The club’s staff keen to ‘do their bit’ started growing vegetables on a piece of ground behind the old treatment room. As part of the ‘Dig for Victory’ campaign. The site of the clubs old ground at Tottenham Marshes would also be used for allotments. Another government scheme that the Club supported was ‘Fit for Service.’ Several times a week the ground was open to anyone who wanted to come along and try and get fitter. About a hundred people attended the first session and this figure grew as time went on. The volunteers even tried singing during the exercise but this faded away as the exercise took its toil. One of these early sessions was the subject of a radio broadcast when the BBC turned up and recorded a news story about the sessions.
At various times during the war the half time break would see demonstrations by the Civil Defence and other bodies in attempt to recruit members and raise awareness.
Other times there were displays of prize winning vegetables to encourage people to grow their own food.
sorry quality isn't as good as I'd like, but the picture is too good to ignore.
The top tier of the East Stand was converted into a temporary morgue during the blitz when the raids were at their highest. Whilst the people who had been bombed out of their homes stored their property under the stand.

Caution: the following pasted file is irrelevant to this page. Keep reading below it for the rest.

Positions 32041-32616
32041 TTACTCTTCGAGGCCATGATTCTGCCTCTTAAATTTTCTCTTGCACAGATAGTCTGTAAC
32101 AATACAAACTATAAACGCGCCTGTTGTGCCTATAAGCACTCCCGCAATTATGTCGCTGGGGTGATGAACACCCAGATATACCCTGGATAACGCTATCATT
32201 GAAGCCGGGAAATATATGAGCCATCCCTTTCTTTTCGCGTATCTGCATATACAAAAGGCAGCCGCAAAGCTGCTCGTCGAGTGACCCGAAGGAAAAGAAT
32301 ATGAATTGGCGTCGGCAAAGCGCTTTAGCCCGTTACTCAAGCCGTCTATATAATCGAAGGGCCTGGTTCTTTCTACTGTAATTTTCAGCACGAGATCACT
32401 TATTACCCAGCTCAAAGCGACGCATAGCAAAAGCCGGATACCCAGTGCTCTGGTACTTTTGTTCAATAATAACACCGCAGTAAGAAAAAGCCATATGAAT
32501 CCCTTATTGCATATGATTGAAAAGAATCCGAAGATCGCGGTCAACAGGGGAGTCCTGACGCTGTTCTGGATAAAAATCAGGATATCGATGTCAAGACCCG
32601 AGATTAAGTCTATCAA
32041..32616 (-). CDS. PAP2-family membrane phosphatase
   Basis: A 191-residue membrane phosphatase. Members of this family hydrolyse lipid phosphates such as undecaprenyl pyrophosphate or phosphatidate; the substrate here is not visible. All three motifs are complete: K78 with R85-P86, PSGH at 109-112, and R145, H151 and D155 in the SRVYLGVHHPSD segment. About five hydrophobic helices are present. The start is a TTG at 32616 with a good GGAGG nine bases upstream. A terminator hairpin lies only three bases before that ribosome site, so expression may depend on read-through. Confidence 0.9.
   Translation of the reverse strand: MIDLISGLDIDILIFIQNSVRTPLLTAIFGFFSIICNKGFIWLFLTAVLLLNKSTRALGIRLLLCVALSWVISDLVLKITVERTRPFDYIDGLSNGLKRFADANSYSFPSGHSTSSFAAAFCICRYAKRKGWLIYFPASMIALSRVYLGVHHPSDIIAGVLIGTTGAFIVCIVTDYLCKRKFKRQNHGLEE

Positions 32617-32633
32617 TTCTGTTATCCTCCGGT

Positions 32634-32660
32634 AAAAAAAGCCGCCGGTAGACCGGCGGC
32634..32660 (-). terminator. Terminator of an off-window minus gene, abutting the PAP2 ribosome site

Despite two teams using the same ground William Over the grounds man and the son of John who had first laid out the White Hart Lane pitch was complemented on providing such an excellent playing surface.
Other games played at the ground during the conflict often involved raising funds for the war effort or charities. These took on their own North London derbies whether it be local hospital casualty services or the Civil Defence units. There was the final of Balloon Barrage Cup between the various units based in London as well as the London Fire Brigade Cup and the final of the Tottenham Charity Cup. While our lodgers played a FA XI. Arsenal also played Brentford at the Lane in a London Cup Final, so much for a natural ground.
Left - Fred Sargent, a product from the Northfleet nursery. He scored the only Spurs goal at home in the Football League in season 1939-40, as Spurs only played the one game (1).
It wasn’t just footy the ground hosted, the Australian airman’s rugby team used WHL for their training sessions. There was a ‘Religious and Life Week’. As well as a sports meeting labeled ‘Pre-Entry Services Sports.’ This was for people awaiting their call -up.
Other visitors to the stands at The Lane during those years I found references to are members of the Russian Air Force, senior military commanders, A Turkish Trade delegation and Sir Stanley Rous, the Head of the FA and later FIFA.
Other articles reflecting our famous stadium’s history as we celebrate its transformation into the new stadium can be found at- http://www.indiaspurs.com/blog/hotspur-towers-the-archive
They include - The White Harts Ground, The Rowels Park, The High Street Ground, Gilpin Park, Star Billing, The Ring, The Edmonton End, The Marsh Lane End, The East Side,
Hotspur Towers 58, 33, 16 and 5. Hotspur Towers 50 - The Cockerel, Hotspur 46 - Ground Sharing,
Talking Tottenham - At The Lane, White Hot Lane, Come All Ye Faithful,
You may also like - Talking Tottenham, Adventure in N17. There is also a series running throughout the season on Facebook marking the various milestones along the Lane.
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You can my full archive at - View Full Bio
Notes -1- That 1939/40 season lasted just three games. 1-1 draws at home to Birmingham and away to Newport before a 4-3 win at West Brom.